[2] A natural phenomenon best known for its ability to ruin parades. I am not sure why rain hates parades so much; the frequency with which rain will go out of its way to ruin a parade suggests that the animosity is personal, which in turn suggests that this is some kind of childhood trauma or perhaps the result of a love affair gone horribly wrong, but science does know that parades invite rain the way a white shirt invites spatters of spaghetti sauce. Given these facts, one should always go to a parade with an umbrella and galoshes. Rain that does not fall on a parade or anywhere else is called virga. This really doesn’t have anything to do with anything we are discussing here, but it is the sort of meteorological fun fact that you can impress your friends with at the Fourth of July parade and fireworks show while you are waiting for the rain to end.

[3] An uninteresting word, well-known for its Bolshevistic tendencies. In its youth, in was a Trotskyite with Bukharinist overtones, but after the Moscow show trials began in began its full-throated support of Stalinism and demanded that the security organs destroy all kulaks, class enemies, and wreckers. A lot of this went on in those days and the people who had been Stalinists all along could not help but notice that in was a little late to the game. In noticed that the Stalinists noticed and, being a highly intelligent article as articles go, decided to get himself out of the worker’s paradise before the inevitable meeting with Vasili Blokhin occurred.  So in the summer of 1937, in had himself smuggled out of the Soviet Union disguised as a bottle of cheap vodka. After the tumult of the October Revolution and the Civil War and all the other crises that made early 20th century Russia a bad place to sell life insurance, in decided that he wanted a quiet, well-ordered existence where he would be safe from the Chekhists. He found this existence inside the Oxford English Dictionary, where in resides to this day. He is very old now, of course, but he is very happy that he outlived all the other Old Bolsheviks and everyone who remembered the last time the Chicago Cubs won the World Series (for those of you interested in such things, the Cubs last won the Series in 1908).

[4] A place. It rains there, or so I’ve heard.

[5] What you can count on relatives to do whether you want them to or not.  Free room and board will attract lots of people that you only want to see on the Christmas holidays, and not even then, to be perfectly honest. They are very nice people in their native habitat, wherever that may be, and you wish they would go back there as quickly as possible. In the meantime, they are eating you out of house and home, and expect you to do their laundry and drive them to the mall whenever the urge to commit commerce strikes them. I understand that family feeling should count for something in this day and age, but frankly, I don’t remember when I started to think that opening  a not for profit hotel was a good idea and I wish to get out of the business as soon as possible.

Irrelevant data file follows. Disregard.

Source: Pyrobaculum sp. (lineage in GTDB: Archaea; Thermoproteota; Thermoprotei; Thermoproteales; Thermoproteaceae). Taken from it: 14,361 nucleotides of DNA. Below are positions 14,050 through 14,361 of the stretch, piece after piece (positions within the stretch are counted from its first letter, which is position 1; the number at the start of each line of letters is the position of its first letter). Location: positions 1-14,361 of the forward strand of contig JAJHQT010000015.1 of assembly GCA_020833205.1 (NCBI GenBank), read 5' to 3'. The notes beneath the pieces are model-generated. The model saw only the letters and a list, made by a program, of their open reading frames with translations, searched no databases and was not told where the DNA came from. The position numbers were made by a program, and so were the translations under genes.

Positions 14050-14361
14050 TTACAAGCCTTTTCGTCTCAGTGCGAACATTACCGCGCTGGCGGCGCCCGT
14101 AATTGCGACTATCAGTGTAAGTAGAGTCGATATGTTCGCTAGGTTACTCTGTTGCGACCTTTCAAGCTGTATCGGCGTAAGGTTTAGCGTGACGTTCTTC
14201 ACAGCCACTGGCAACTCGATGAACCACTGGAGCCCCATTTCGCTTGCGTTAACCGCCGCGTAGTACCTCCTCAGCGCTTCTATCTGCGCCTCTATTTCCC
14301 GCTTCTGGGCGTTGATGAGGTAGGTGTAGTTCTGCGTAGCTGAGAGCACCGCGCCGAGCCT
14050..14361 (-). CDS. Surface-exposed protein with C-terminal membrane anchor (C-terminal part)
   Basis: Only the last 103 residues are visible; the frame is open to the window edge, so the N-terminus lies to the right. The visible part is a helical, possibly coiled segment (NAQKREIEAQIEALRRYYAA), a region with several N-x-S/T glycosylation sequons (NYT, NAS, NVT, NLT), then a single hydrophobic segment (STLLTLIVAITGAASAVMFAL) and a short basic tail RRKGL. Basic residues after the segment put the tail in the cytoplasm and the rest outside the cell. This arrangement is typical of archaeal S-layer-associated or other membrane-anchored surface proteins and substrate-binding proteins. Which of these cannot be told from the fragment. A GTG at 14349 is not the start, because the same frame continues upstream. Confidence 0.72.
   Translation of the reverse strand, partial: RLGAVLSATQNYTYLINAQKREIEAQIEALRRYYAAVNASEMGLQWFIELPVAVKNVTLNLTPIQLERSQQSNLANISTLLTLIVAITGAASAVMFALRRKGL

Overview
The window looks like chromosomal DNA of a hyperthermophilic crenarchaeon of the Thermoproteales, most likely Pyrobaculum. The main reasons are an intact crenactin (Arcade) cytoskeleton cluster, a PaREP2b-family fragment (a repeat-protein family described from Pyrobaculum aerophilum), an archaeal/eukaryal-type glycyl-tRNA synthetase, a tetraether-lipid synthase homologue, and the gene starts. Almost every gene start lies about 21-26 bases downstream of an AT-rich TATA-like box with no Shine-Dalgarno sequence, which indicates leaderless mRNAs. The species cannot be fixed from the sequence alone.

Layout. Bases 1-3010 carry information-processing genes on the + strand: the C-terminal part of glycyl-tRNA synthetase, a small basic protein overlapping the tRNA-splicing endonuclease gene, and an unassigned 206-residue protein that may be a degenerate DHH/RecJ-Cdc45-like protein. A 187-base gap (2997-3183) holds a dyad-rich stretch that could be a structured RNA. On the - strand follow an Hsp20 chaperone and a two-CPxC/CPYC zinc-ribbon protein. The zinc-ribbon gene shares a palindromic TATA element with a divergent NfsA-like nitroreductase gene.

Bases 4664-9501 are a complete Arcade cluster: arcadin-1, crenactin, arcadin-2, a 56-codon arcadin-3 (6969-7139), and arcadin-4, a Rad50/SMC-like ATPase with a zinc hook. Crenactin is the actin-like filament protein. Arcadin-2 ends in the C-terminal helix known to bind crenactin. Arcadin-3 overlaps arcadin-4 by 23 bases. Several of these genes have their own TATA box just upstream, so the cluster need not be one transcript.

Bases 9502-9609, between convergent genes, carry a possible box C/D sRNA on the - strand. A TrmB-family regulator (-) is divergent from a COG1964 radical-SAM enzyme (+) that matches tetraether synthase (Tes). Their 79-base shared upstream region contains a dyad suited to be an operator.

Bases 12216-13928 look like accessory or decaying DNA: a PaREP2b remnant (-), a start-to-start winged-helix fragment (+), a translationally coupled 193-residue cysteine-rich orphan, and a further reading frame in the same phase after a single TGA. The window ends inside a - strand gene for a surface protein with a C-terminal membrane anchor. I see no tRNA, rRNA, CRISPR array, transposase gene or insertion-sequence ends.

[6] An adverb, which is just a verb without full time employment. Please don’t start on me; I know that the economy is hurting and that the competition for full-time employment is intense. No one wants to hire English verbs anymore, not when they can get a Mexican verb to do the same job for less than minimum wage, but most adverbs are just not trying hard enough. If they had stayed in school like their parents told them instead of hanging out in the boy’s bathroom smoking marijuana and listening to that damn heavy metal music, they’d all have good paying jobs now instead of living in their parents’ basement playing video games to all hours of the night.  Am I right or what? Adverbs today are just a generation of slackers that just don’t want to grow up. Annoying, and probably not politically correct to say so, but true is still true whether you like it or not.

[7] Cf. Note 3. Not going there again, folks. Been there, done that, got the revolutionary t-shirt to prove it.

[8] Cf. Note 1. Ditto.

[9] Yogurt without the stale fruit on the bottom. I am not sure why anyone eats yogurt in the first place. Eating something with the look and consistency of snot seems to be a complete repudiation of what our mothers told us not to do in kindergarten, but I seem to be alone in this opinion. Every year dairy farmers turn millions of gallons of milk into yogurt and someone must eat the stuff because it disappears off the store shelves with great regularity.  I can’t explain why anyone would want to eat yogurt, in much the same way I can’t explain why anyone would think voting for a Democrat is a good idea, but someone must want to; they keep turning up on the ballot like termites in an old house.  It’s just another of life’s little mysteries, I suppose.